Sanchi collision could spark IMO review
John Gallagher, senior editor | 19 January 2018
Increased focus on international regulations designed to reduce the risk of maritime accidents could result from the deadly collision involving the Panama-flagged tanker Sanchi and Hong Kong-flagged bulker CF Crystal.
With investigations into the causes of the accident just getting underway, it’s too early to predict what if any regulatory changes could result.
However, the deaths of 32 seafarers and the potential for major damage to the environment resulting from the oil spill could trigger revisions to one or more International Maritime Organization (IMO) conventions such as the International Convention for the Prevention of Pollution from Ships (MARPOL), the International Convention on Standards of Training and Watchkeeping for Seafarers (STCW), the International Convention for the Safety of Life at Sea (SOLAS), and the Convention on the International Regulations for Preventing Collisions at Sea (COLREGs), according to maritime experts.
“Obviously these tragedies are not supposed to happen if rules are being followed and vessels have the proper equipment,” Eugene O’Connor, a lawyer specialising in marine pollution and ship casualty litigation with the firm Montgomery McCracken, told Fairplay. “But equipment malfunctions and there are lapses in judgment, so in reality, accidents can’t be 100% avoided.”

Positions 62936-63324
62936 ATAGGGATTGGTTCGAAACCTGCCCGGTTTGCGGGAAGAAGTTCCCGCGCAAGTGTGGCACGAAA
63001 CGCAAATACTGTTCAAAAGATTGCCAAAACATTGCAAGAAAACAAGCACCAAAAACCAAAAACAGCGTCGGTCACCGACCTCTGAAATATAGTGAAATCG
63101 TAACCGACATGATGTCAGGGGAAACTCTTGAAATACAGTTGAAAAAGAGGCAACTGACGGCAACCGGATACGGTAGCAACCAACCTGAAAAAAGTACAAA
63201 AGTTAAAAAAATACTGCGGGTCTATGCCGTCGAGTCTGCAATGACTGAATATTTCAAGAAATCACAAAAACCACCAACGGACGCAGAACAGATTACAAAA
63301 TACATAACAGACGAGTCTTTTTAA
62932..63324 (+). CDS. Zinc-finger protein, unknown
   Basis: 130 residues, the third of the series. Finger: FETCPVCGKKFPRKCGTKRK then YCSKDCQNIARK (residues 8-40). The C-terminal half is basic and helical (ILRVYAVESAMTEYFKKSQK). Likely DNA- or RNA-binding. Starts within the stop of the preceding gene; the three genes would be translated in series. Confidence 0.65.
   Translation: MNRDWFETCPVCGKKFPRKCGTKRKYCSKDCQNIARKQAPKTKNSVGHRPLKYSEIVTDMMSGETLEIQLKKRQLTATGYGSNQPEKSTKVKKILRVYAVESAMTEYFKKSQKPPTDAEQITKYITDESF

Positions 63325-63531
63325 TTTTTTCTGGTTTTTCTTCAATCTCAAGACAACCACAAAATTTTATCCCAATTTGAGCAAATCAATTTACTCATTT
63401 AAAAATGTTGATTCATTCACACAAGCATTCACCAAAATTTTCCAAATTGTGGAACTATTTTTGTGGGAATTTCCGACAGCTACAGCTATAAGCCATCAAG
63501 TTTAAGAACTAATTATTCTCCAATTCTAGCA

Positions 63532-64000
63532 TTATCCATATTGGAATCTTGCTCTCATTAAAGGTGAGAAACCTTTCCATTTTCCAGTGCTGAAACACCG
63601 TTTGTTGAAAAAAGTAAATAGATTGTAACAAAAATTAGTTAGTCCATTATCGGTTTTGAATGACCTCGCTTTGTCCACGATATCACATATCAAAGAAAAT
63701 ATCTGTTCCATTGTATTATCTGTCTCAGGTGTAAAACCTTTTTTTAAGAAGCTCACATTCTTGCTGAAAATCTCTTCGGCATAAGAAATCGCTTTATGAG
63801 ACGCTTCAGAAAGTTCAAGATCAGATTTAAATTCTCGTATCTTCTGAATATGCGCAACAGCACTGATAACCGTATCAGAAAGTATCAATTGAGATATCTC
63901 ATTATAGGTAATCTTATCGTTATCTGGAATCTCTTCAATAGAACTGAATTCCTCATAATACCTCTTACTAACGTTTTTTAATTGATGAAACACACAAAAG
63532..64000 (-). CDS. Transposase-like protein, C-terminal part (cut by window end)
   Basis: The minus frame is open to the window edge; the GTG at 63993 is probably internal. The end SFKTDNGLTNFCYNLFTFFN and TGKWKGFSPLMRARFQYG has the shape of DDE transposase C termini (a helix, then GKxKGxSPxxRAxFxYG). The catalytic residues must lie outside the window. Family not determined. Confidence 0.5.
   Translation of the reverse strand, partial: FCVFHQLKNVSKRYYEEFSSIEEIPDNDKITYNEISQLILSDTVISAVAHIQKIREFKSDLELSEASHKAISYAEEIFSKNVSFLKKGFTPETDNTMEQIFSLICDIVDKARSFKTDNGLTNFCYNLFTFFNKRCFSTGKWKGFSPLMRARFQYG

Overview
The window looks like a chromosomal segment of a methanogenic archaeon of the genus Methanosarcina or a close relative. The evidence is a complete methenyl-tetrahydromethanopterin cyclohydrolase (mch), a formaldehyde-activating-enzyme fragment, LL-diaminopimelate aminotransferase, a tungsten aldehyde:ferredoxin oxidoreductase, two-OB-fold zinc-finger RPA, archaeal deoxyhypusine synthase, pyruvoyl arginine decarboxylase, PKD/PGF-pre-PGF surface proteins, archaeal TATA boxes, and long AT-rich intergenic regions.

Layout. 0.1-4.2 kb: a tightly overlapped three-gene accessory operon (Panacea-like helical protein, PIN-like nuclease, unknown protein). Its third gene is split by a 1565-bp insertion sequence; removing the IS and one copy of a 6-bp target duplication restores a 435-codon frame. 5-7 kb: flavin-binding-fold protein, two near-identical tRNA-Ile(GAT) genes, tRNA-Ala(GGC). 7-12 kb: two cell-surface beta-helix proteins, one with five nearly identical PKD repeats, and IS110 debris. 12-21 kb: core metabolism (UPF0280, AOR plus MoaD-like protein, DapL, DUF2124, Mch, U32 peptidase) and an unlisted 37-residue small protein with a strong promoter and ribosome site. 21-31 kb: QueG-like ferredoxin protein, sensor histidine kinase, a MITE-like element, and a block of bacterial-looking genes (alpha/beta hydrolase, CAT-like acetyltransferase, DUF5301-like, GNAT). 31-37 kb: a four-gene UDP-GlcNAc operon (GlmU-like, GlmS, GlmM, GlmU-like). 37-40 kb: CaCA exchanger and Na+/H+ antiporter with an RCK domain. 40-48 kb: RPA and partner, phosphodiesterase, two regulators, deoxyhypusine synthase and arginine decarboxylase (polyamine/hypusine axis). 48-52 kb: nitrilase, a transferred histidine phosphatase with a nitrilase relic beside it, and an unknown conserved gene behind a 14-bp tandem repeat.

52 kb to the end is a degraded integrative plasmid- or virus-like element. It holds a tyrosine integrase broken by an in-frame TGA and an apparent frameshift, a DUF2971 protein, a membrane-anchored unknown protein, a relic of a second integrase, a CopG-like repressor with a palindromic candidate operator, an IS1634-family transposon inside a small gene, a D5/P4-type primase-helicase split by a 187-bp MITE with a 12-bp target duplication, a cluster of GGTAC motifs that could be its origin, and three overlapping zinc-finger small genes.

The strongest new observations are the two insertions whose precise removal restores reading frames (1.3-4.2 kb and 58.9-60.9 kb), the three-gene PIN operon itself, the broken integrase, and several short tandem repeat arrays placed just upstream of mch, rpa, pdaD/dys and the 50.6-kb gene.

IMO conventions addressing maritime safety and environmental risk have been in force for decades, and O’Connor was unaware of recent changes or amendments to MARPOL, STCW, SOLAS, or COLREGs associated with collisions on the high seas, which could be further cause for a fresh look at the conventions pending the outcome of investigations into the accident.
“Hopefully the flag states will conduct a thorough investigation, and take that to the IMO and share that, so that collectively we can all benefit from it and then take appropriate action,” John Nadeau, assistant commandant for policy prevention at the US Coast Guard, told Fairplay.
At the same time, Nadeau added, it is also important to resist the temptation to “jump the gun” and get ahead of the facts.
“It’s important to let the investigation process work itself through and get the right information, rather than have a knee-jerk reaction and maybe do things that weren’t that informed to begin with.”